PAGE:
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The Rise of Adult Soft Drinks



There has previously been somewhat of a stigma attached to non-alcoholic ‘adult’ drinks.  To go to a bar with you mates and opt for a ‘near beer’ instead of a pint of the real stuff certainly wouldn’t go unnoticed – and not in a good way.  Sure, non-alcoholic beers and the like have served their purpose (recovering alcoholics, pregnant woman, or someone just trying to cut back) but it seems that these type drinks don’t get a lot of love.

How have things changed?

Fast forward to the present and opinions have started to change.  The more health conscious among us are looking for an alternative to their normal tipple.  Trends show that amongst those of us that consume alcohol on a regular basis, 59% are making a conscious effort to limit how much they drink.  There also seems to be a growing concern about the long term effects of too much booze.  A growing interest in things like ‘Dry January’ shows how out attitudes are changing.

However, the trend isn’t just about having a juice, a soft drink or a glass of tap water instead of a pint or glass of wine.  People (and by people I mean adults) want to have a drink that is just as sophisticated as their alcoholic counterparts but are importantly still seen as ‘adulty’.  Apparently, 56% of consumers globally would like to see more “craft” style non-alcoholic drinks.  This makes sense to me, seeing as part of the reason why craft beer has been so successful is because people like the idea of drinking something unique, and not mass market.  There is the potential out there for an array of non-alcoholic craft drinks that offer superior quality, premium ingredients and unique flavours. 

How are brands responding?

Budweiser have just released their version of a non-alcoholic beer called ‘prohibition brew’ designed to cut the stigma and feed the growing demand.  Free Spirit, a US start-up company are due to launch a range of premium adult soft drinks which were “conceived in response to consumer demand for a more sophisticated adult soft drink offering”.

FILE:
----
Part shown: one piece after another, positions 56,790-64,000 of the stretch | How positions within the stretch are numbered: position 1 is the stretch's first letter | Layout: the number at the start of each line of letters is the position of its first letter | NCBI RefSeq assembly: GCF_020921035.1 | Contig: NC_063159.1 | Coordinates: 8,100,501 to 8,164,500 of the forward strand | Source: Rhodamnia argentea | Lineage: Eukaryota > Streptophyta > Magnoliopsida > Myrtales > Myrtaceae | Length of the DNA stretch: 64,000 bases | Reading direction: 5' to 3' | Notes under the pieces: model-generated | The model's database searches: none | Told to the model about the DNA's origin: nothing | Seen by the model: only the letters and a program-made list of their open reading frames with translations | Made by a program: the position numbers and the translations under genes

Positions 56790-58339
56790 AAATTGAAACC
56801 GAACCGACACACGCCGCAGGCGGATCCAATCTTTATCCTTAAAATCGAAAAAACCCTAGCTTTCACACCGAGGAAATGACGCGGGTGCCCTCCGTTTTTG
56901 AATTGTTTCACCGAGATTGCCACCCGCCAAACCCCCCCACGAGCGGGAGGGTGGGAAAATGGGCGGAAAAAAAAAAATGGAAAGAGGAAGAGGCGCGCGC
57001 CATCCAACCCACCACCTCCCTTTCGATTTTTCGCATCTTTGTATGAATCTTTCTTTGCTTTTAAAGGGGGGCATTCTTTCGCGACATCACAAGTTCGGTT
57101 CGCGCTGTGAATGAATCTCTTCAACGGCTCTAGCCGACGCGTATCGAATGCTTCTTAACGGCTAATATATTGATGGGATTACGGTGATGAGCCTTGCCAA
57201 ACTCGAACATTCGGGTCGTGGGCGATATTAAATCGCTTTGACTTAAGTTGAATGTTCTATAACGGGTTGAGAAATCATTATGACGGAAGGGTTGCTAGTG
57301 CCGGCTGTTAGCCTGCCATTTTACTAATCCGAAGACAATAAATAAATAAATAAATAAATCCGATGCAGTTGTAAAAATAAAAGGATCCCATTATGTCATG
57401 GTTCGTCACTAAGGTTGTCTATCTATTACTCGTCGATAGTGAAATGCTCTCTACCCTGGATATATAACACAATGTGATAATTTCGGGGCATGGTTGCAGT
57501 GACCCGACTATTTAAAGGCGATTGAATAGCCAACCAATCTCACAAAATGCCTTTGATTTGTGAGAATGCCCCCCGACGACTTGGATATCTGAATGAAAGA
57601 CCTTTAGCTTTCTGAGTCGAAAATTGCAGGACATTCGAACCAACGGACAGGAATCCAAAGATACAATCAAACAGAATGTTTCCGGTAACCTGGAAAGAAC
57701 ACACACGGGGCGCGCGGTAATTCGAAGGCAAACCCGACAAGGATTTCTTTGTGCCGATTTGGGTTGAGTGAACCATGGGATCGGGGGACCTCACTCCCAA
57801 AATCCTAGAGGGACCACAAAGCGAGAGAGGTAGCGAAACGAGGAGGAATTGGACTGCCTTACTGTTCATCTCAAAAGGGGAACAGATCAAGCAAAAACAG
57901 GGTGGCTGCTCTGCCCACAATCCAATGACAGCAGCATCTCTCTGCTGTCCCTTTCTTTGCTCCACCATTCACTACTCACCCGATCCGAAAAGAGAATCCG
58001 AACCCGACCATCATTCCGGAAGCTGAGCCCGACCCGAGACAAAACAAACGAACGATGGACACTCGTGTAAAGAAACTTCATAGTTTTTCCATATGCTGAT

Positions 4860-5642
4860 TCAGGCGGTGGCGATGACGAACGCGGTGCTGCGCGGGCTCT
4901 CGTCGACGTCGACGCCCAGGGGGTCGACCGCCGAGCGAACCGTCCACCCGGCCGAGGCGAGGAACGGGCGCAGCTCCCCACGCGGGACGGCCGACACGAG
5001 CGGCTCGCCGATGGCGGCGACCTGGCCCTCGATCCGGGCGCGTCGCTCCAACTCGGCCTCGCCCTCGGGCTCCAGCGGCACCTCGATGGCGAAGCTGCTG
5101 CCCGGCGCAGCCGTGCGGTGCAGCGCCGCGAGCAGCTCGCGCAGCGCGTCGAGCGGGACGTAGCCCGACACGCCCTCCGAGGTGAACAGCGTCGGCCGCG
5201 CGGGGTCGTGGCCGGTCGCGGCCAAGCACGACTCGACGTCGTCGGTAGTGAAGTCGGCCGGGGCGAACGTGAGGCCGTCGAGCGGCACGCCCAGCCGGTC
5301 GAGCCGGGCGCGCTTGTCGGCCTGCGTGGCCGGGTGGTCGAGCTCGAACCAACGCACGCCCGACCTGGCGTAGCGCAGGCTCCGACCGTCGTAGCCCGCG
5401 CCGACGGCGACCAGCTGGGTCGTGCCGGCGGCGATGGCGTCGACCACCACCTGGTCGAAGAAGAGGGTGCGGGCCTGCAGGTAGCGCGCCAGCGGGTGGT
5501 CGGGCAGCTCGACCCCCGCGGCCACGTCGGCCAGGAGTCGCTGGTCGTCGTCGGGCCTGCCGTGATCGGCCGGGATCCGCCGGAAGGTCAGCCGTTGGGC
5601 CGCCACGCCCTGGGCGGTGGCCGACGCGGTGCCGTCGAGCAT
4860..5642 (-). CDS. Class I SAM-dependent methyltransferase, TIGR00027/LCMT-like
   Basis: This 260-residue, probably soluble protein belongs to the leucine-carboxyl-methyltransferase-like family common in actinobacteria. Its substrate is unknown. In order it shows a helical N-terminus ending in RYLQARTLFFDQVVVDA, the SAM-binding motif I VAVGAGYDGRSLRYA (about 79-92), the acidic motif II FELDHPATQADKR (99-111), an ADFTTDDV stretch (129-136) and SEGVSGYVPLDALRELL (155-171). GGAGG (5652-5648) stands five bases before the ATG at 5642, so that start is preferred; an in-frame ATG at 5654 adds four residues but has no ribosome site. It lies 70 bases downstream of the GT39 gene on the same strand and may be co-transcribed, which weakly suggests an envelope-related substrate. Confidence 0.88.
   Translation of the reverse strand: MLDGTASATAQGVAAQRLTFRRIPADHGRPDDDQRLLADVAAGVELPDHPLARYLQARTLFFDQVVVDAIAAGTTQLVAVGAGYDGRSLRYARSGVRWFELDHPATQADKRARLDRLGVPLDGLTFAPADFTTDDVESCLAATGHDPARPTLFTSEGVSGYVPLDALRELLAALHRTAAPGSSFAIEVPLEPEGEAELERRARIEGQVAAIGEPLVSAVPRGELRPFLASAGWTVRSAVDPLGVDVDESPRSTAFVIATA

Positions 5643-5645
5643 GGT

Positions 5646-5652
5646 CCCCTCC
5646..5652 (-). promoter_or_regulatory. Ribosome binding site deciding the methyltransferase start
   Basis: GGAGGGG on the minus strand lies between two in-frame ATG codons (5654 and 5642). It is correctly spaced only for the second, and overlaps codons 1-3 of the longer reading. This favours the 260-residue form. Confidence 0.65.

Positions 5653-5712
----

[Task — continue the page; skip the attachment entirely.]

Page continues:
These new offerings are important for special occasions where you would normally have a few pints but where people want the option of a non-alcoholic but adult alternative.  From an FMCG point of view, brands can look to position their new adult soft drinks as the ideal substitute for both on and off trade occasions.

What does this mean for the industry?

According to the leading FMCG research group Canadean, the introduction of adult soft drinks “highlights the importance of aligning with evolving consumer needs and an important overarching trend of cross-category blurring”.  It seems then that we can get used to the idea of having a lot more choice when it comes to adult soft drinks.  You may find yourself swapping your staple brew for a healthier and more sophisticated option before you know it!

What does this mean for us?

I’m all for having more option when it comes to having a social drink out, and the idea of having a healthier non/low alcoholic alternative with new flavours and ingredients is definitely appealing.  However, beer brands have been producing lower calorie, ‘lighter’ versions for years and have become the staple beer of choice for many.  Perhaps ‘adult soft drinks’ are not really a category of their own, but instead just an extension of the alcoholic drinks category in a bid to cater to more health conscious consumers.


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